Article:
Some couples decide to pursue a divorce when their children are quite young. Under these circumstances, divorced parents ask about what to do if the other parent doesn’t comply with the agreement. While the parenting plan is the court order that lays the foundation, but both parents must follow it for it to be truly effective. That means making the pickup and dropoff times, meeting at the right locations, and making the required child support payments.
Those are some examples of things that are outlined in a parenting plan, though they are more extensive than that. You may face challenges even after your divorce is finalized—some that you may not have anticipated. We wanted to address one that is difficult from both a parent’s perspective and a lawyer’s. What happens if your child doesn’t want to comply with visitation? If you got divorced when your child was young, you might not have thought of this. Your child may also grow older and begin to refuse.
Document & Work Towards a Solution
Although this is a complex situation, one of the things you should not do is approach it passively. Imagine that your former spouse lives an hour away. Both of you meet halfway every other week to pick up and drop off your teenage child. Before leaving your house, your child refuses to get in the car. Take the time to contact your former spouse in writing. Explain the situation, what you are doing (or did), and that you want to work towards a solution. Doing so may avoid threats by the other parent to hold you in contempt.
This is necessary because you don’t want anyone claiming that you are not complying with the visitation order.
Co-Parenting Wins Out
Co-parenting is challenging, but there are countless examples of how former spouses make it work for the benefit of their children. After a divorce, you and your former spouse are simply a new kind of team. That means both of you begin with ways to resolve the issue rather than immediately threatening legal action. Though it may escalate to that point, it shouldn’t be the first solution.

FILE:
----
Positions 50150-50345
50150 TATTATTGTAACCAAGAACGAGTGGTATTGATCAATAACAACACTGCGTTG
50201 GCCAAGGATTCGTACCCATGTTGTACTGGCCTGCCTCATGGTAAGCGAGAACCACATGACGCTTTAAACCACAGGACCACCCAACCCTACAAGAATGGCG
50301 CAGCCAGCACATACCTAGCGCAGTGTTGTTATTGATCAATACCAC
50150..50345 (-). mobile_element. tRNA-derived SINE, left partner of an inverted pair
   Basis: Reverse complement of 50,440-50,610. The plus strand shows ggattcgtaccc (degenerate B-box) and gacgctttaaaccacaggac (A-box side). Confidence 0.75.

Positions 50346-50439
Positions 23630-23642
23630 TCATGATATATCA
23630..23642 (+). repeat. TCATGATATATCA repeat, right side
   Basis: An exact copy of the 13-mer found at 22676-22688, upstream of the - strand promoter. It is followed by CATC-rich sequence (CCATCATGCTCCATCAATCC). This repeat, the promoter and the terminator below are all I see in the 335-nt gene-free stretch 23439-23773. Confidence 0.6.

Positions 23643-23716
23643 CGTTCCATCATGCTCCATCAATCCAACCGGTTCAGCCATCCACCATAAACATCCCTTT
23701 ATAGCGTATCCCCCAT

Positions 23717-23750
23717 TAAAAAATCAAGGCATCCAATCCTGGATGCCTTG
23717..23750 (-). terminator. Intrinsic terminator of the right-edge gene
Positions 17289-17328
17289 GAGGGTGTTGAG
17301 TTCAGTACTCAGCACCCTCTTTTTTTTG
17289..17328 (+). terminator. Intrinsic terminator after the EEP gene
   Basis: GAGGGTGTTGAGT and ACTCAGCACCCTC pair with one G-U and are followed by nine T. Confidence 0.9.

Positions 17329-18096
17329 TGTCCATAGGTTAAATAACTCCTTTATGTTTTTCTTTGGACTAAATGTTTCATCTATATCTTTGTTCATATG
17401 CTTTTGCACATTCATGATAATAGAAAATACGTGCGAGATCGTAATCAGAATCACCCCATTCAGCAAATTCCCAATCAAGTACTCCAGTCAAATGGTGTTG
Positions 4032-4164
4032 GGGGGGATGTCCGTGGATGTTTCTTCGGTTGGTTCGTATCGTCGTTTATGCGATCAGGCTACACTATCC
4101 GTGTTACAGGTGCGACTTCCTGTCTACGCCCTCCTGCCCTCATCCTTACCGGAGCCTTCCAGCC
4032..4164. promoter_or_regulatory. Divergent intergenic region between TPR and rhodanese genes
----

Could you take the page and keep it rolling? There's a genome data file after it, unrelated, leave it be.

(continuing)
Both parents should be able to sit down and talk with the children to express why they are refusing to go. Most people simply want to be heard, and children are no different. Their answer could be anything from that they want to stay because they have something they want to attend with their friends or because they don’t want to. For the former, strong co-parents may quickly decide to accommodate the child’s wishes—if there is a way to have the visitation while still allowing the child to go to the event. Should there be deeper issues, everyone may benefit from talking to and through a mental health professional that works closely with families.
As a parent, you don’t have all the answers because no one does. However, you and your former spouse can mutually commit to working together to find them.
Co-parenting can only be successful if both parents commit to it. If your child is refusing visitations and your former spouse is accusing you of not following through with the agreement, you should contact an attorney. Contact ZafiroLaw to schedule a consultation if you want to talk further about your family law matter.